Researcher barred from demoing ATM security vuln
Not ready for prime time
A talk demonstrating security weaknesses in a widely used automatic teller machine has been pulled from next month's Black Hat conference after the machine vendor placed pressure on the speaker's employer.
Juniper Networks, a provider of network devices and security services, said it delayed the talk by its employee Barnaby Jack at the request of the ATM vendor. The talk promised to "explore both local and remote attack vectors, and finish with a live demonstration of an attack on an unmodified, stock ATM," according to a description of the talk pulled from the Black Hat website in the past 24 hours.
"Juniper believes that Jack's research is important to be presented in a public forum in order to advance the state of security," the company said in a statement. "However, the affected ATM vendor has expressed to us concern about publicly disclosing the research findings before its constituents were fully protected. Considering the scope and possible exposure of this issue on other vendors, Juniper decided to postpone Jack's presentation until all affected vendors have sufficiently addressed the issues found his research."
The talk, which was titled "Jackpotting Automated Teller Machines," was to include a demonstration showing how the ATM could be forced to disburse all its cash, according to Risky.Biz, which reported the cancellation earlier.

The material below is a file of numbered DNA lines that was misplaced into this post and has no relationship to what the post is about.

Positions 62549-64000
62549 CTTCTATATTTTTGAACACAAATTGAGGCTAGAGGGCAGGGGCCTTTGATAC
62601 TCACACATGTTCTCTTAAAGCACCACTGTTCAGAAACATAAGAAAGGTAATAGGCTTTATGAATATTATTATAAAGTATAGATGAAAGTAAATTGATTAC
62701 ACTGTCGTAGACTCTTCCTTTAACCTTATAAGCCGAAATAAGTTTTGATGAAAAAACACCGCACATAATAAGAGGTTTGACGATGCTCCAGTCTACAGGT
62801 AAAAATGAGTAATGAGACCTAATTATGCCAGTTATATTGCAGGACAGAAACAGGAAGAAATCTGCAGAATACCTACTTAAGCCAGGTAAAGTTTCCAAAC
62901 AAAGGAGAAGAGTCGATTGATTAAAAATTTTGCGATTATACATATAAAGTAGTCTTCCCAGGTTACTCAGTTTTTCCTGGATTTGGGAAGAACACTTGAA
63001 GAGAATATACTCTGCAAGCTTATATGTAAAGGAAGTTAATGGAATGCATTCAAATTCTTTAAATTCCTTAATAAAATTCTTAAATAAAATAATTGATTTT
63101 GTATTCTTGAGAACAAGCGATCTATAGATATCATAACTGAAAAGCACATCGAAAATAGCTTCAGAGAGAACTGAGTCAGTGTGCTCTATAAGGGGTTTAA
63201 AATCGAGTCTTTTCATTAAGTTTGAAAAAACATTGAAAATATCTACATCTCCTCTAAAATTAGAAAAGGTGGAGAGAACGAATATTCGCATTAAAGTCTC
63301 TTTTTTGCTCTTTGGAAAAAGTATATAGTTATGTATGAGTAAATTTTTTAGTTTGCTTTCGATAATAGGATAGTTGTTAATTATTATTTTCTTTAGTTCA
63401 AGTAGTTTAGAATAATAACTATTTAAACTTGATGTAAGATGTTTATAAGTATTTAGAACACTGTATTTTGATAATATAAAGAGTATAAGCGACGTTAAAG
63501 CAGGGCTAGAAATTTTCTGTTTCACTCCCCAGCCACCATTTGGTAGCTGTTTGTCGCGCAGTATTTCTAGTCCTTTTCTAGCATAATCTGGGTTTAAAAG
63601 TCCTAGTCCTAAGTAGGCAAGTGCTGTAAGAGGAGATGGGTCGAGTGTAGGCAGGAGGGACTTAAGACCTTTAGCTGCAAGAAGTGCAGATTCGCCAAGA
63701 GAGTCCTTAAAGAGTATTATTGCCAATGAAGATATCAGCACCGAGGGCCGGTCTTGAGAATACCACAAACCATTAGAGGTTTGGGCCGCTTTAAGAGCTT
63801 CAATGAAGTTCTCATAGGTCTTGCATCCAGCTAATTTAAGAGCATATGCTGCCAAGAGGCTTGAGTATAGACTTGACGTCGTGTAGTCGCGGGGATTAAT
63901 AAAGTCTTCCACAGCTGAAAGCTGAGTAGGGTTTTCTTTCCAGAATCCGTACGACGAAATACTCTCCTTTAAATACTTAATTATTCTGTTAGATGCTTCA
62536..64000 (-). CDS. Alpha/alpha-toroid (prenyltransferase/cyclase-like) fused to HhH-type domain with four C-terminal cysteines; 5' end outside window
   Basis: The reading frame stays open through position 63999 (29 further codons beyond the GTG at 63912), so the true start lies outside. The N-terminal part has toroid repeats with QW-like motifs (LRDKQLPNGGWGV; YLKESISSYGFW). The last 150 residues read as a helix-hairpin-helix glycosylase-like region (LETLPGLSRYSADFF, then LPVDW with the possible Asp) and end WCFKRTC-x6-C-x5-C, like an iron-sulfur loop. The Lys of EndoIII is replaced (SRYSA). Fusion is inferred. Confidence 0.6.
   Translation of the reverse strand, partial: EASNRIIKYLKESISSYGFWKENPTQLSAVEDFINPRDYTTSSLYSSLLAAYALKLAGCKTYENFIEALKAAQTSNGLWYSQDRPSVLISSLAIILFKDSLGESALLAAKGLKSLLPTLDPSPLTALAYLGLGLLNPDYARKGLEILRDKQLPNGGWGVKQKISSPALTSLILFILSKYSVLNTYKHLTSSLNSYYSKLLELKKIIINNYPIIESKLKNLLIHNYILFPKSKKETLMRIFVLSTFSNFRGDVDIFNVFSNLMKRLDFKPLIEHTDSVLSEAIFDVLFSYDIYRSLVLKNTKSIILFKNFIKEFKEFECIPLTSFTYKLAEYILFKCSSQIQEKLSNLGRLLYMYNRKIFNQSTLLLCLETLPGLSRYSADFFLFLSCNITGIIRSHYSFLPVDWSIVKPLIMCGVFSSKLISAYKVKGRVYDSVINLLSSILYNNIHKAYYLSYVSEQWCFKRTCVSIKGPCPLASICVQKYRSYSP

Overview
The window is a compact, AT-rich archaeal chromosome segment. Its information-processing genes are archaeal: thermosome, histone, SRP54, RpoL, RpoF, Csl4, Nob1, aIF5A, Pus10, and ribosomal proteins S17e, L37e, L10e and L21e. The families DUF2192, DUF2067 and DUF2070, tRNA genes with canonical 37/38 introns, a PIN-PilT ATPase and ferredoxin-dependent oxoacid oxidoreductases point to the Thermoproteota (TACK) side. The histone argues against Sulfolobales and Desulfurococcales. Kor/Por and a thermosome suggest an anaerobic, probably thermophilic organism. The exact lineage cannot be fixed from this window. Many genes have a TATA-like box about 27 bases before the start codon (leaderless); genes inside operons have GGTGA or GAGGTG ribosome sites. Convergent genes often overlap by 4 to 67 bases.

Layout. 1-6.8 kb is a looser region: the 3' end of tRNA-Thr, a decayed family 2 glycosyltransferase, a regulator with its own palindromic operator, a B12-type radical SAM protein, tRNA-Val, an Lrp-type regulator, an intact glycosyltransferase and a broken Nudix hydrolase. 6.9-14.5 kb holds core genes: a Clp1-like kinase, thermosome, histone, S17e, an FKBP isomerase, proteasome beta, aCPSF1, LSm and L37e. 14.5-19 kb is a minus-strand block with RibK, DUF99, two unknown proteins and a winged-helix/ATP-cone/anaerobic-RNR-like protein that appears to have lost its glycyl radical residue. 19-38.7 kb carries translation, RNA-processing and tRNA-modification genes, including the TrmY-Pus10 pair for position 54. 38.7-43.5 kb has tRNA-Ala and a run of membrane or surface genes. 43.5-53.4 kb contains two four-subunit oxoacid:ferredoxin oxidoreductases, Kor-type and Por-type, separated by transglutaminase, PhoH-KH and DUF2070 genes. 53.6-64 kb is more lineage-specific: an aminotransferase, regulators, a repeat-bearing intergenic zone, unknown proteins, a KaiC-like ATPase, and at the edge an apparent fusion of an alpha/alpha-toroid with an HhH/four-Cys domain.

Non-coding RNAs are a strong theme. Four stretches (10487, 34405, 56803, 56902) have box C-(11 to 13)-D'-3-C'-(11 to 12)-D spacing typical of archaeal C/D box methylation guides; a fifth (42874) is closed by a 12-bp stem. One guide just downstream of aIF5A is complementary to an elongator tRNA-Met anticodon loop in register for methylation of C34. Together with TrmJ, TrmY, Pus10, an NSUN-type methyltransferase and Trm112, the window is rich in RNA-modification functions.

Neither Jack nor Juniper identified the ATM brand that was the subject of the talk. Earlier this year, ATM vendor Diebold warned customers of an isolated incident in Russia in which criminals attempted to use the malware to intercept sensitive information after installing malware on some machines. Earlier this month, researchers from Trustwave's SpiderLabs documented several similar trojans that had managed to burrow into ATMs in Eastern Europe.
By now, canceled talks at Black Hat have become old hat. In 2005 Michael Lynn, then a researcher for Internet Security Systems, was ordered to pull a talk detailing security holes in network routers made by Cisco Systems. Rather than comply, he quit his job and gave the presentation anyway and eventually wound up working for Juniper, where he now works.
Two years later, a talk by Chris Paget, then a researcher at IOActive, was pulled at the last minute following pressure from HID Corp., a manufacture of radio frequency identification products. Paget said at the time the demonstration showing how to bypass building access controls incorporated concepts that had been public for a long while.
And last year, at Black Hat sister conference Defcon, three undergrads from the Massachusetts Institute of Technology were barred from speaking about security weaknesses in an electronic payment system used by the Massachusetts Bay Transit Authority. The ruling was later overturned. ®